WASHINGTON, D.C. — Mops, pencils, security cards and other physical equipment typically are tracked in-house by school districts or by schools themselves. But the thinking is different when it comes to laptops and other computing devices, which more often are tracked by the individual school's IT department.
It shouldn't be that way, said Leonard Niebo, IT director of Brick Township Public School District, the fourth largest school district in New Jersey. Managing computer equipment should be a district and business process issue, not an IT department issue by itself, Niebo said.
The IT team should unbox, image and hand out the devices, Niebo said during a session at the Consortium of School Networking conference on Tuesday, March 6. That's where its responsibilities should end, he said. Each school department should be responsible for tracking and retrieving devices, with a little help from IT.
The same process that a school district uses to retrieve security cards from employees who leave should be used for computing devices, Niebo said. When an employee is terminated or moves on, that person's department needs to track down his or her device.
"It's going to take work; there's no magic bullet that does this," Niebo said. "Nothing's ever accomplished without enthusiasm and ruffling some feathers."
Pawn Shops, Decals and Geofencing
Being proactive also can save school districts some trouble. For example, Brick Township purchased kelly-green netbooks for student carts. That's a color students wouldn't normally pick themselves.
After buying the laptops, Niebo drove 10 minutes to a local pawn shop. He told the owner about the new carts filled with netbooks. If someone brought one into his shop, Niebo asked the man to let him know about it.
Three weeks later, the owner called him. Niebo's team picked up the stray netbook and tracked it down to the high school it came from. That kind of legwork helps the district keep track of its devices in case of an audit.
But hardware and software tools also help. Each district-owned device has a big sticker that identifies the netbook or laptop as the school district's property. If someone peels the sticker off, it leaves behind a burn mark that can't be sanded off and cleaned up.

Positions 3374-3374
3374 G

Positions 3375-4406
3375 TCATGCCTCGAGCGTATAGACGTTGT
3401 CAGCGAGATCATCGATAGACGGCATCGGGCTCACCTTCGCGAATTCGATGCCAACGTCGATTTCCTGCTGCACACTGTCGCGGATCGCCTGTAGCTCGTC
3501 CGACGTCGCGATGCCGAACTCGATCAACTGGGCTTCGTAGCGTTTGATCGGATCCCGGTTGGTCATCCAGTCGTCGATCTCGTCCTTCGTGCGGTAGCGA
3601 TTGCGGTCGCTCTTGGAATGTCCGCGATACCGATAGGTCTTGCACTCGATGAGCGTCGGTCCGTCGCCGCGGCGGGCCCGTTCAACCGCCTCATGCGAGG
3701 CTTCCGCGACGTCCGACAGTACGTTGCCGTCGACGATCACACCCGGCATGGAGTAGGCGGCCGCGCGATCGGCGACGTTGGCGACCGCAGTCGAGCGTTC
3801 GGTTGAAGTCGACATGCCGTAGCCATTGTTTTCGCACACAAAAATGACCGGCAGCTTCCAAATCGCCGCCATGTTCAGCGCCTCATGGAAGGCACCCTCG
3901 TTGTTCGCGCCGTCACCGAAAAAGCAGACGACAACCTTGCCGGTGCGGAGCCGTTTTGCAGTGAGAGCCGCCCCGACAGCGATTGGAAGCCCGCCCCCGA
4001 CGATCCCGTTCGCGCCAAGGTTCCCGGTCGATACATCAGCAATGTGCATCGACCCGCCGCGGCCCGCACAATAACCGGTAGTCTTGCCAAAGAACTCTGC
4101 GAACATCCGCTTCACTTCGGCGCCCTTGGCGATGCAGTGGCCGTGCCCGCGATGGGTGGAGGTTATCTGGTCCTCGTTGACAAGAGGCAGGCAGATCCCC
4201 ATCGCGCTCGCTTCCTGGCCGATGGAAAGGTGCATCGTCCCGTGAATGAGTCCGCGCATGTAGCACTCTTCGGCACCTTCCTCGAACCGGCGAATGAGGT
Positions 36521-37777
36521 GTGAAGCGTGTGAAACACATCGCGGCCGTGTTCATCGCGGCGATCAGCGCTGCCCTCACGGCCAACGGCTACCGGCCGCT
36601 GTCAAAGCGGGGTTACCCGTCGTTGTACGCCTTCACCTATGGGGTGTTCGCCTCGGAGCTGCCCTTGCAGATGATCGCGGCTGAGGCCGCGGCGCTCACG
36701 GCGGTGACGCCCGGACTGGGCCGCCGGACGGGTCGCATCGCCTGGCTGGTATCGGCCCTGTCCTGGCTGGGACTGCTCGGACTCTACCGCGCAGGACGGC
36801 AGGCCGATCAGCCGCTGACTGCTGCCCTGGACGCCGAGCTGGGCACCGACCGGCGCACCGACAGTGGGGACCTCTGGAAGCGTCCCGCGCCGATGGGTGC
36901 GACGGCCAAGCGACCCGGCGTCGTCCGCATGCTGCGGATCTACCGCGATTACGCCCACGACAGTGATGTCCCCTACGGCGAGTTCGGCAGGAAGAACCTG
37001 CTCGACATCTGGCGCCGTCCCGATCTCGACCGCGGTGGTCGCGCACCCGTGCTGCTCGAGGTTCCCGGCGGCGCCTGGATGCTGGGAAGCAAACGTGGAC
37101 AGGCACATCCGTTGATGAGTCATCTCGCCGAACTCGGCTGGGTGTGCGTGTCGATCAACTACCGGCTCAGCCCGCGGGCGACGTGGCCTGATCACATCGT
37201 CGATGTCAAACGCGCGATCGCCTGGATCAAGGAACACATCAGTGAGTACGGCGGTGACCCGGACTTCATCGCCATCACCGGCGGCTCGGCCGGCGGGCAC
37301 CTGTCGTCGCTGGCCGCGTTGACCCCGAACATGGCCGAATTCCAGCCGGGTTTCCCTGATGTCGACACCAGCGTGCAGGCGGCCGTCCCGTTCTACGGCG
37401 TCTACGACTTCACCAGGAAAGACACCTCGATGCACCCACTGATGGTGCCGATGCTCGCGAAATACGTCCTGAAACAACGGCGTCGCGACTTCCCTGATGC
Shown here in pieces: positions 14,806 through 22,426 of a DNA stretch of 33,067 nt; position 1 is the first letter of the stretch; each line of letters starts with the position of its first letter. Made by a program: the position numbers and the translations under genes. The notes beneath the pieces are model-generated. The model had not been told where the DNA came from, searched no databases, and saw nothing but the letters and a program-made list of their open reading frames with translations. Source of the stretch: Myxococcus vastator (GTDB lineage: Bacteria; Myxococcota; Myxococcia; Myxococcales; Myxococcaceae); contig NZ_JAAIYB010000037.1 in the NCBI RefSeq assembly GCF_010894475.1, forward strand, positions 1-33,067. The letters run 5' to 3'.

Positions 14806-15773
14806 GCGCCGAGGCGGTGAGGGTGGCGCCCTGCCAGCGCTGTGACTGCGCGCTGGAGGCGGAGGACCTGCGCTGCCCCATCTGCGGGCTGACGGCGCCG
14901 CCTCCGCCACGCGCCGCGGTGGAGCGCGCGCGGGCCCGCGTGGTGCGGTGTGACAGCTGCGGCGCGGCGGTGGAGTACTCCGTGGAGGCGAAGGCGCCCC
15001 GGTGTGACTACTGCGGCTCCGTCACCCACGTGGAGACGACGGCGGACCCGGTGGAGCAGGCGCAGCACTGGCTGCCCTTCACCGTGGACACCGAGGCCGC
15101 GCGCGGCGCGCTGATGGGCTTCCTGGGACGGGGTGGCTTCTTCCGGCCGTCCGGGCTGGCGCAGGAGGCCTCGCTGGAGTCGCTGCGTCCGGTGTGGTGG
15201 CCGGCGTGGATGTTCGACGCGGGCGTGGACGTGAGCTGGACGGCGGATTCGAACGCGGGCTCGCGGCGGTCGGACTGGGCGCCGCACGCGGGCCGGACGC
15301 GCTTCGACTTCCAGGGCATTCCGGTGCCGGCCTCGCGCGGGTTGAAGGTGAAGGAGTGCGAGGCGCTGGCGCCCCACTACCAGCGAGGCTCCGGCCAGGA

On the software side, the district installed Absolute Computrace software on every issued device. Unlike the infamous case of Lower Merion School District
, Brick Township notified everyone that the tracking and theft recovery software was there.
Through a geofencing feature, the staff is notified when a laptop crosses the New Jersey state line. The geofencing is a lifesaver for audit reporting because it helps them find devices, he said.
One staff member never had her laptop at meetings and kept saying she left it at home or other places. But through the geofencing feature, the IT team tracked it to another state. Coincidentally, this person's daughter went to college there, Niebo said.
In a phone conversation, Niebo asked the staff member how her daughter liked the laptop. The line went silent. At the next meeting, she brought the laptop with her.
By establishing business processes, being proactive, doing the legwork and using software tools to help, the district is prepared for an audit. "If the auditors show up at the door, and your heart flutters, you have a problem," Niebo said.
Two years ago when the district had a federal audit, he was able to pull up the location of the 47 laptops the district purchased under Title II funding. The auditors were out of his office in three minutes, and the audit went "smashingly well," he said.
While these management strategies and technologies have been working well for laptops and other electronics, iOS devices have proved a challenge. Since August, Apple has changed its app deployment process twice. The switch from iOS 4 to 5 was especially difficult. Now it takes 80 minutes to push an app out to a device, Niebo said. The devices take much more time to set up. And students can undo the district's syncing job overnight.
One day, a mom came into the school office with her son. As part of his special education program, the student needed a $150 app on his iOS device. Niebo spent time syncing it to the district account.
The next day, the mom was back in his office. The app had disappeared. Niebo looked at it, and sure enough, the student had synced the device to his iTunes account at home. Niebo spent 20 minutes resynching it to the district account so he could get it back.
These consumer devices are harder to manage and take longer to deal with. But people keep buying them, and Niebo is looking for ways to manage them better.
Brick Township left conference attendees with the following takeaways: Be proactive, do the hard legwork, use software tools, refine business processes and work with other departments on those processes.
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